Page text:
According to my other family members, the older Molby generations never talked about the family. Part of the reason I’m sure is because of the tragedies they experienced. My grandmother was one of ten children, yet none of her eight brothers lived beyond their early fifties. My mother never knew any of her Molby uncles as a result and my grandmother almost never talked about them. Only after we found her brother’s obituaries among my grandmother’s belongings after she died did we know my grandmother’s brother Charles was accidentally electrocuted at his job in his early twenties, leaving behind a wife and daughter with whom the rest of the family lost contact. Other brothers died of heart attacks, or what today sounds like an aneurism, and one brother died of alcoholism. I imagine all these early deaths were painful for my grandmother, who by age thirty-six, only had her sister Mary still alive, and Mary would die in 1958 at only sixty-two of cancer. My grandmother was convinced she would die young like the rest of her family, but surprisingly, she lived until 1992, passing away at the ripe old age of eighty-seven.

In writing The Marquette Trilogy, I found it necessary to reduce Beth McCarey’s siblings down to three brothers—eight brothers and a sister would have been too many for a reader. I had one brother die in World War I, one die in the Barnes-Hecker mining disaster for its historical significance, and the third brother, Michael, become a priest. None of my grandmother’s brothers became priests, but I had my reasons for Michael to become a priest in the novels as I’ll explain later when I discuss St. Michael’s Parish.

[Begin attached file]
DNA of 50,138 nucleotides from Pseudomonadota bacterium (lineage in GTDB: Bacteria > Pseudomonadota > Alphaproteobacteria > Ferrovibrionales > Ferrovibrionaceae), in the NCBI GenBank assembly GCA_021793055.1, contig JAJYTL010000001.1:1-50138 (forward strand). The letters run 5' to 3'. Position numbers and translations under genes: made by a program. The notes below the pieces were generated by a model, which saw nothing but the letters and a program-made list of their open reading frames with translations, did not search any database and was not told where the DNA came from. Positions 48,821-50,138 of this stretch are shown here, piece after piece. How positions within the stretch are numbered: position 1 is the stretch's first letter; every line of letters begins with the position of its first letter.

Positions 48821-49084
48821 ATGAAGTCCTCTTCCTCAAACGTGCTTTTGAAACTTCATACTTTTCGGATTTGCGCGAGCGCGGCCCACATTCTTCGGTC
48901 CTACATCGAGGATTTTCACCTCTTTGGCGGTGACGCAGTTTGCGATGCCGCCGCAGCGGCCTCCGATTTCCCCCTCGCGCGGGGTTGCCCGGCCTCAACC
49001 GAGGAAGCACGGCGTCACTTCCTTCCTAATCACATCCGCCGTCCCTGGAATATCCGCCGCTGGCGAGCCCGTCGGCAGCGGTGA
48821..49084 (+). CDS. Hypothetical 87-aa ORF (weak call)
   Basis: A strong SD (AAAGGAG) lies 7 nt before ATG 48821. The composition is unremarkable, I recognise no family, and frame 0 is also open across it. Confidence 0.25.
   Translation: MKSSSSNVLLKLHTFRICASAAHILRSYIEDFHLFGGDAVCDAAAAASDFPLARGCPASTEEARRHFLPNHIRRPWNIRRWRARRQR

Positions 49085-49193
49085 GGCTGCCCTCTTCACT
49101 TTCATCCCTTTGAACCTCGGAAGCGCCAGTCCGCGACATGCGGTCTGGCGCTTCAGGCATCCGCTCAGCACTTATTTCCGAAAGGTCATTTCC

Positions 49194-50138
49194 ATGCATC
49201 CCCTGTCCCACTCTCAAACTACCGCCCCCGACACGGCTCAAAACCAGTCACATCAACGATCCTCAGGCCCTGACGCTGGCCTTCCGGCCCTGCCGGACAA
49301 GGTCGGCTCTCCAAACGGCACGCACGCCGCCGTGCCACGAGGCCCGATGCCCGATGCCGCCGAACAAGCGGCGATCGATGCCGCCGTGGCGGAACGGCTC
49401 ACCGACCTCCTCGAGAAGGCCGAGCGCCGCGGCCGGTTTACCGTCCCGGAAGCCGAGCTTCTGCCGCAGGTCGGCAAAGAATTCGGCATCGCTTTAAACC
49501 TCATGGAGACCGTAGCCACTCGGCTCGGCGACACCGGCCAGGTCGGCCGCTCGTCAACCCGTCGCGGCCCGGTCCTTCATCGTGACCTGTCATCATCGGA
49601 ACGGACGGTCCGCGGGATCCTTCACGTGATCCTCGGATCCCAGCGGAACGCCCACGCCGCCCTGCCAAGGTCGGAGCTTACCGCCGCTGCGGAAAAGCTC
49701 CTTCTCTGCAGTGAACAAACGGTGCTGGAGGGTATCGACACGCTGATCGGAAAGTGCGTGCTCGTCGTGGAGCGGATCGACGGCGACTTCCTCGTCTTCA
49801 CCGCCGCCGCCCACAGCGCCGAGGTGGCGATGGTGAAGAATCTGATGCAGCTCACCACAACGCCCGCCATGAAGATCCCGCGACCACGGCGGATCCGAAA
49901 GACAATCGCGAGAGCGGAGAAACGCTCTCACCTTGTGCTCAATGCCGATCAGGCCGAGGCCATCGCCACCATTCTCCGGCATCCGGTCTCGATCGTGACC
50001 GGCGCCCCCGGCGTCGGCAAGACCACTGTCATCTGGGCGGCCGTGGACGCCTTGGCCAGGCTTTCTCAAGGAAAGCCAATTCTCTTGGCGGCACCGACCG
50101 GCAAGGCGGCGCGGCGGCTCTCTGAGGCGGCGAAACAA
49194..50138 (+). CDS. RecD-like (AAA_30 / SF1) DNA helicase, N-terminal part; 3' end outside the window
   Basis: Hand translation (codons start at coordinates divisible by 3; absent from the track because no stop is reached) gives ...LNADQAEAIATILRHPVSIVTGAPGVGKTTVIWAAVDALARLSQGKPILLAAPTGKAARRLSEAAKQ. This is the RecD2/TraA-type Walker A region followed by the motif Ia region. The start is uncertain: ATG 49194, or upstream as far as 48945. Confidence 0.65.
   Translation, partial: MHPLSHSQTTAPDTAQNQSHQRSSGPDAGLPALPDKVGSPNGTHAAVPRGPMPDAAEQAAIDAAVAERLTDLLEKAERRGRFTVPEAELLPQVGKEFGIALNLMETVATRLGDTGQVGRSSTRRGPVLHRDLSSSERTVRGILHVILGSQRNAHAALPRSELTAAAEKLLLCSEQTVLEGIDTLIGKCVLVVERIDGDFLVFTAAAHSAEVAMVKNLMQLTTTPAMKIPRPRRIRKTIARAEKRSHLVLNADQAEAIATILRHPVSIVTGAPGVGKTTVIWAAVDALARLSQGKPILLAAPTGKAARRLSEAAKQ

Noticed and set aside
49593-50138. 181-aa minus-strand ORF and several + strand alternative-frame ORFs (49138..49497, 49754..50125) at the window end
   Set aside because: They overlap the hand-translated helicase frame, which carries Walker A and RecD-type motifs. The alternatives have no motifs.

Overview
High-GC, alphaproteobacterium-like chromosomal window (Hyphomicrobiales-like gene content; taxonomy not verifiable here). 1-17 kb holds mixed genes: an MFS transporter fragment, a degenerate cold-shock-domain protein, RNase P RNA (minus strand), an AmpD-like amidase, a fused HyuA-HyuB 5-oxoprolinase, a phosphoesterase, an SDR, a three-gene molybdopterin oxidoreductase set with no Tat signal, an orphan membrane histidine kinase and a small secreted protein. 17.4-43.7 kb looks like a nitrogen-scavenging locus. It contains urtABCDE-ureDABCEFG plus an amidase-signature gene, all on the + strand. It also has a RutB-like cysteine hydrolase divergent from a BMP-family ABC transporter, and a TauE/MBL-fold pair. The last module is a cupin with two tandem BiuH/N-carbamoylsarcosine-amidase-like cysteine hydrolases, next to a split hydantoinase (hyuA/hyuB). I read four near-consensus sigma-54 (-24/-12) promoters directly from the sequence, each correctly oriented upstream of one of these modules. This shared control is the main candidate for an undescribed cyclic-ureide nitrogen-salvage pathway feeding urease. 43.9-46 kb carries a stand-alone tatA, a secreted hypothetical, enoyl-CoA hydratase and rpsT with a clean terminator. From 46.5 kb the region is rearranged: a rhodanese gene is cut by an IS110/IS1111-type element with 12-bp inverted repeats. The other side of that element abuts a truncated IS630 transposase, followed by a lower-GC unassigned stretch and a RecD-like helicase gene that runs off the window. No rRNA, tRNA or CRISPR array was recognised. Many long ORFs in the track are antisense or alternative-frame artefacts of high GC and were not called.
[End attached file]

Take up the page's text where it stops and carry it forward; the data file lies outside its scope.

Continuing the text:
MolbyHome-2

My Great-Grandparents Molby’s home on Division St. still stands today.

My Great-Grandpa and Grandma Molby lived at 609 Division Street in Marquette—their house is still standing today although it was sold out of the family in the 1930s when John, then a widower, went to live with his adult children. In the novels, I had the Bergmann and McCarey families live within only a block or so of St. Peter’s Cathedral because of the importance of Catholicism in their lives, and especially, partially to explain how the nearby cathedral’s influence would have inspired Michael’s desire to become a priest—along with the influence of his saintly grandmother, Molly, whose obituary as given in The Queen City closely resembles that of her real-life basis, Elizabeth Buschell O’Leary.

Today, the Molby name still exists in Marquette in the descendants of my grandmother’s brothers. The Buschell name is not found in Marquette, but Frank Buschell’s descendants populate the Keweenaw Peninsula, carrying on his name.

Note, I am always happy to hear from long lost relatives. I would love photos of any of the Molbys or Buschells or any other information people might be able to provide about the families.